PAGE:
Studio and Kindy Research 2019
North Perth, Subiaco, Nedlands, West Leederville and North Fremantle SOEL Kindy children and educators researched how the children and the city acknowledge each other. Using the city as a provocation, the children used their existing investigations in their kindy and studio programmes to draw meaning and understandings of the place they live in. Each centre’s unique inquiries influenced the learning of children in different centres.
Active citizenship (finding solutions for problems in our community), symbols as a form of communication, being visible through sound, and children’s ways of knowing in relation to nature were some of the focuses from the centres. These intentions helped the children take notice and acknowledge the multiplicity of life that we live amongst as well as to appreciate that everything (tangible or not) can coexist and has the right to a voice and place.
“The city is a circle. We are all together and we are all the same.”
West Leederville Kindy
West Leederville Kindy children in Matisse, have been inspired by different aspects of indigenous art and language as they begin to develop an understanding of the rich cultural heritage of our land. Neil Coyne, a Whadjuk Noongar radio presenter and wrestling icon, shared a little bit more about their culture with the children. Neil and his family had a profound effect on the children making a real-life connection with our nation’s first peoples.
Real-life connections to spaces and people have transformed the children’s thinking and given them a foundation to build from. The children have recreated, learnt and imagined elements of some of their favourite city environments to create a dynamic and diverse landscape that represents their collective world view
“Look there is birds, the reeds are his home. I wish there was still lots of reeds so more birds could have a home.”
Subiaco Kindy, Kanimbla, brought the intention of uniqueness through their print inquiry with dragonflies. Sharing of skills such as weaving brought children together and also offered a way of representing nature.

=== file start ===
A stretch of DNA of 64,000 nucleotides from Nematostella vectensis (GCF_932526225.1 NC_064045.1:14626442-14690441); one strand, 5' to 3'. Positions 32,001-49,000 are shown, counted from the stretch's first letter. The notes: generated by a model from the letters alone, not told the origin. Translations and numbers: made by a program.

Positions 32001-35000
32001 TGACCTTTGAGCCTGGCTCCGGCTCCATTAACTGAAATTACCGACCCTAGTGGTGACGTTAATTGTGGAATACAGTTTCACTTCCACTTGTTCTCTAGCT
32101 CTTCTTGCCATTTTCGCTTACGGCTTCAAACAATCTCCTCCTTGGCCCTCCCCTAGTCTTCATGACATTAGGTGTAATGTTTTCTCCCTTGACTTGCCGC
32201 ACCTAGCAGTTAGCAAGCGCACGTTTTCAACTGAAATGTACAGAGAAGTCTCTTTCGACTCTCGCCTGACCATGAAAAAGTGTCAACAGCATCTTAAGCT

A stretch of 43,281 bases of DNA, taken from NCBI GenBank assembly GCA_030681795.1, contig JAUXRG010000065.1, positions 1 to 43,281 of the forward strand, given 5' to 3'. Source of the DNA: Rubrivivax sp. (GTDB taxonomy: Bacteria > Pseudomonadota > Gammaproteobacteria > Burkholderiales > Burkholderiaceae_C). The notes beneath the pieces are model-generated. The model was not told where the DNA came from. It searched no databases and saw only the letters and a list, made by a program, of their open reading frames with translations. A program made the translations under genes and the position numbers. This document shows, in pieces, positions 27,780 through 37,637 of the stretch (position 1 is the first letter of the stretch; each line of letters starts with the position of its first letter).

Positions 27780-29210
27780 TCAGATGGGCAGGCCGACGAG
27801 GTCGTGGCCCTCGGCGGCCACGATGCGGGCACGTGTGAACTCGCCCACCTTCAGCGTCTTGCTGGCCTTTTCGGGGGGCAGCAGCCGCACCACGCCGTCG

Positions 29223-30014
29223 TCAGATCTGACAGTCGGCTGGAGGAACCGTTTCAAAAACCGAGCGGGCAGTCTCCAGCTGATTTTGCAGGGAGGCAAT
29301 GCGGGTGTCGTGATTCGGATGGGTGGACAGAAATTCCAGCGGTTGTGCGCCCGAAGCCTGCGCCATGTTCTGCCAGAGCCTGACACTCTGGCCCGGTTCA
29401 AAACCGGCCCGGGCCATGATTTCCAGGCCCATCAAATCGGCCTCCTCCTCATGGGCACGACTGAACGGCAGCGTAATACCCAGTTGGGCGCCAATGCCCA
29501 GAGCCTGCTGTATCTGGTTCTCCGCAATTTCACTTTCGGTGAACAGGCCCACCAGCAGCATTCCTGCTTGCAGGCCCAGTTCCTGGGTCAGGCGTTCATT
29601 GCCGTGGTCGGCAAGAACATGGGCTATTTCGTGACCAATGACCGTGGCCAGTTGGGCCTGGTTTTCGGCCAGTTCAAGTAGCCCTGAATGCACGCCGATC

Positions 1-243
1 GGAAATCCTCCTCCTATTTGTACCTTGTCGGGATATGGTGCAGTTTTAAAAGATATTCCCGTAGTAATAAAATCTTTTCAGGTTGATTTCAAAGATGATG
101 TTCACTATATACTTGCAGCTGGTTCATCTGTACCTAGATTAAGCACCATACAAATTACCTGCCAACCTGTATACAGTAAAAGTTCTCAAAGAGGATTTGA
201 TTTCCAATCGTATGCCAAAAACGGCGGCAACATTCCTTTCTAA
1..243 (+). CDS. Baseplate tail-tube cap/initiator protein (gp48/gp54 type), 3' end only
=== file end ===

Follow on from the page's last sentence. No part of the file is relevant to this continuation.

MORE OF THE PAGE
The wetland area at Northbridge’s cultural centre became a great provocation to further our indigenous research, our city research, as well as a place to continue using dragonflies as a metaphor.
The children also drew inspiration from Mangkaja artists, working with Perspex as we layered swamp designs and worked with formation, capturing the stories and innocent thoughts that the children portray to us through language and design.
“Every place has a soul, an identity, trying to discover that soul and relate to it means also learning to recognise our own soul” – James Hillman.
North Perth Kindy
For North Perth Kindy, Wolgol, this appreciation was observed as the children experienced a gravitational pull towards the Wetlands. The ‘sound’ of the Motorbike Frog (seemingly forever hidden from plain sight) became pertinent to the ‘place’, the children were now listening as well as making themselves heard.
The sounds became a great catalyst for engaging other children into the explorations upon our return. Making sense of their findings, the children began to visually represent the Wetlands and the ‘voices’ contained within it. This was, and continues to be explored over and over, as they continually add depth to their understandings.
The children continue to evolve their interconnectedness as they work on their vision of a ‘Playground for Frogs and People’ …
“A place where we can all play together, even if we can’t see the frogs, we know they are there.”
For now, to be heard is enough.
The Nedlands Kindy, Numbats, made connections with other children but were mostly drawn to the trees and nature of their city.
Singing, painting with water, exploring the spaces under big trees, the wetlands and its inhabitants sparked environment building and connections in the Numbats room and the Studio.
The children brought to the research their web connection idea built around the concepts of a meeting place. Having focused on signs and symbols to understand the way their city communicates (transport and safety signs), they keenly displayed their own signs around their garden and made a stop tree sign. The circle shape as a sign of togetherness, continued to play a role in sitting in small and large groups always connecting with each other, in the city, in the rooms and outdoor areas.
“It’s a circle so we’re all together and we’re the same” – Teddy
North Fremantle Kindy
The North Fremantle Kindy, Clontarf engaged with the city in a way that further anchored their passion for creating systems for “fixing” issues and researching how individual actions affect a community. Already knowing their powerful role in the community, the children sought to understand the actions of those who looked after a space and those who did not. They showed concern about the graffiti and litter and delight for community gardens and places where they saw people coming together to share.
The children began to design shared spaces like parks and gardens in plasticine, showing their deep consideration for the needs of others, especially the birds. They began making connections to their own experience and told stories of the lives of the birds, inspired by their work with the Dreamtime story “How the Birds got their Colours”. Captivated by the concept of giving to the birds, the children then travelled with clay bowls for drinking water, wire coils with wool for nesting and statues for the birds as symbols of home. The children see their role in the community as strong, heard and capable of important, active change.